Race to the Finish Line!
Rationale: “Good readers
decode rapidly and automatically” (Adams 92).
In order to gain fluency repeated readings have been found to
aid in this matter. Repeated readings help readers
develop skills such as reading faster, smoother, and with expression.
The goal is to help children to become fluent readers in order
to increase their comprehension of the text.
Materials: class set of
decodable books, Bud the Sub, stopwatch for every two
children, post-it notes, progress charts of monkey and banana for each
child and my own personal one for one-minute reads, repeated reading
- Start the lesson
by explaining to the students the importance of fluency. Explain how
rereading the text helps with comprehending it. “Today
we are going to learn a something new that will help us read faster and
with more expression. This is called repeated
readings. Can you tell me what repeated means?
Great job explaining it! Repeated
reading means to read a text over again. We are
going to practice this together! Are you ready?
- Model how to
reread a passage from the text. “I am going to read
a sentence to you in two different ways. When I am
finished I want you to tell me which way sounded the best to you.”
Bud the sub is not big. First read the
sentence like a beginning reader, choppy and slow emphasizing each
phoneme. Then read it again smoothing the words
together with more expression. “Okay, which way
sounded the best to you? Me too, I think the second
way was the best! Could you tell how my reading improved the second
time I read the passage?” Now the children will
practice becoming more fluent readers.
- “Now it is your
turn to practice rereading the text like I just did.” Pass out, Bud the
Sub, the decodable book to each student. “Please
read the book quietly to yourself. If you miss more
than one word on a page you might want to choose a new book to read.”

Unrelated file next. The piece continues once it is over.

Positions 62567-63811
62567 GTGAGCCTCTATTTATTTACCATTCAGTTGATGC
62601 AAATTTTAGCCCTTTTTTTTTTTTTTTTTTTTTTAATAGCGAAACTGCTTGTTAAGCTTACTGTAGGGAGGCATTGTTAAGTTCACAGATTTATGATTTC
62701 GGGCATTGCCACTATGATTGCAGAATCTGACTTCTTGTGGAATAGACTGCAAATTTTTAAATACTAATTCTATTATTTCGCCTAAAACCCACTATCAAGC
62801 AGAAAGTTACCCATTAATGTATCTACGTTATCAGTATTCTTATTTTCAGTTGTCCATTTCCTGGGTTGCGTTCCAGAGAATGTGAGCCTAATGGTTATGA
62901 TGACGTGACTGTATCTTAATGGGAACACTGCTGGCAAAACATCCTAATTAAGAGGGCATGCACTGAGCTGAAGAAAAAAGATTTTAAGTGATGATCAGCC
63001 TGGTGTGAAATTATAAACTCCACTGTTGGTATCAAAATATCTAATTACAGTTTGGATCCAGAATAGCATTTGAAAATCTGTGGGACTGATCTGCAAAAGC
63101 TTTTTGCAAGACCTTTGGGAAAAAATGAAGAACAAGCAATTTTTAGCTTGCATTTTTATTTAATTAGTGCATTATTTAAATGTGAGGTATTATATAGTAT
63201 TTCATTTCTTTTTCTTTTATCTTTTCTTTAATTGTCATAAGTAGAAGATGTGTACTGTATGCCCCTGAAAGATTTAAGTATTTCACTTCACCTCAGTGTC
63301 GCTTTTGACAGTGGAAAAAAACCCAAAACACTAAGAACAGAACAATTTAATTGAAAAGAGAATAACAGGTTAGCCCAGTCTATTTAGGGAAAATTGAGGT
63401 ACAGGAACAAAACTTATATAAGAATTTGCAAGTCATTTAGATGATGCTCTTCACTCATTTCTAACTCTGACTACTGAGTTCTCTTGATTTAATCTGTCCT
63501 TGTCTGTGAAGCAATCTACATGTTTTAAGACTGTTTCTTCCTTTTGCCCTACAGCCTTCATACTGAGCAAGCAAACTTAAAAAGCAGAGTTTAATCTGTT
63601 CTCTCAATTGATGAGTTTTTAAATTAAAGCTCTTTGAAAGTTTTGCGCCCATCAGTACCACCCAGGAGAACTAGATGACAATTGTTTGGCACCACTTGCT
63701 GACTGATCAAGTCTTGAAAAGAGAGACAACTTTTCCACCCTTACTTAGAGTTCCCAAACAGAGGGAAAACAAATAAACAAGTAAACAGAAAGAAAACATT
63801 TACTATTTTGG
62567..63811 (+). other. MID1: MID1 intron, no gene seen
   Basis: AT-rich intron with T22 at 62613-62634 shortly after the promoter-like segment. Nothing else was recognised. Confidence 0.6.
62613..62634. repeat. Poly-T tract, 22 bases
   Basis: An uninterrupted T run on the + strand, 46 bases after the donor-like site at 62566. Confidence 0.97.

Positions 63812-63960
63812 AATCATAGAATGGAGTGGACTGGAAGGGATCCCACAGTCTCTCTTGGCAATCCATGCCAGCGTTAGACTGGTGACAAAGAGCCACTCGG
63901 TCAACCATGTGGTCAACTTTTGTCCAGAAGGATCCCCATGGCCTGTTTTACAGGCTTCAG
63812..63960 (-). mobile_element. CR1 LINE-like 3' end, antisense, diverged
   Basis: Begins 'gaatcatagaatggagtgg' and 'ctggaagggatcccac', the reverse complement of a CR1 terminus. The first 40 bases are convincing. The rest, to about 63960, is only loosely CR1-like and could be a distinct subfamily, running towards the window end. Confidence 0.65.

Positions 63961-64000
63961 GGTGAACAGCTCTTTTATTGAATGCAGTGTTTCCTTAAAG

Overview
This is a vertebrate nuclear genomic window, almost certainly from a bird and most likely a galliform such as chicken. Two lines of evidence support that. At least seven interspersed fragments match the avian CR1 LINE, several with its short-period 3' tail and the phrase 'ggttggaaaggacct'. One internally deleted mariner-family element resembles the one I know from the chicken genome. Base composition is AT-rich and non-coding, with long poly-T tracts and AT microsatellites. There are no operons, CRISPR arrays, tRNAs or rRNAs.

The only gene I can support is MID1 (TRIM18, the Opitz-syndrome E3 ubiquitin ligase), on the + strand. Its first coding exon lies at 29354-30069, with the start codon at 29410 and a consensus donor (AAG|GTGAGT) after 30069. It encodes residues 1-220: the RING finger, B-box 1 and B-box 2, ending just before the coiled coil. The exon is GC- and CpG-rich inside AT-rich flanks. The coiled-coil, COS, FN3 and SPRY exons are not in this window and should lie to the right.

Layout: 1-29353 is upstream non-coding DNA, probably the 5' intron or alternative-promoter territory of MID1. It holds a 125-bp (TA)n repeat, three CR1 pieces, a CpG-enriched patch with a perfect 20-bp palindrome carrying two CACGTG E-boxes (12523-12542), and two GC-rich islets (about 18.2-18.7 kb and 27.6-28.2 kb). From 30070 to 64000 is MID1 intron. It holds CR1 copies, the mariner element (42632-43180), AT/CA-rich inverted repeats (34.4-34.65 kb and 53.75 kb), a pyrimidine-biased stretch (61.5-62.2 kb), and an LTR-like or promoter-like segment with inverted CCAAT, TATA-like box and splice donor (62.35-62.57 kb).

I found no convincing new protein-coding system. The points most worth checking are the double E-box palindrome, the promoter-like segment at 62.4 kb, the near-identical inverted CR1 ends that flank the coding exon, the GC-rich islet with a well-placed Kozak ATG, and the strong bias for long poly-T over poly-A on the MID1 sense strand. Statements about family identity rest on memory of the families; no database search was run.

- Introduce the
fluency checklist to the class. “You will listen to
your partner read the story through once. On the
second time your partner rereads the story you check the boxes that
tell how they read. For example, if they read
smoother check that box, if they read faster check that box, and if
they read with more expression check that box. You
will do the same thing for the third time they read. Once
you are finished switch with your partner and do the same thing.”
- Put the students
into pairs and allow them to time each other for one minute as they
read a book. Pass out stopwatches, post-it notes,
repeated reading checklist, and a chart with a monkey and bananas.
“You and your partner are going to read for a minute.
You will take turns timing each other. Once
your minute is up and your partner says stop you will mark the place
where you stopped with a post-it note. Then you
will count the number of words you have read and place the monkey next
to the correct number. You will do the same thing
for the second and third time you read. Your
partner will also fill out the checklist for you. Once
you are done with all three reading switch with your partner.
I will be walking around to help you, as you need help.
Okay, let’s start!”
- I will assess
the children as I walk around the classroom observing them do their
one-minute reads with their partner. Their chart
with the monkey will indicate the progress they are making on their
one-minute repeated readings. I will also assess
them by having each child read to me for one minute and then I will
record their progress on my chart. For one-minute
reads use the formula: words times 60 divided
M.J. Beginning to Read: Thinking and Learning about Print.
University of Illinois:
the Sub. Educational Insights. 1990.
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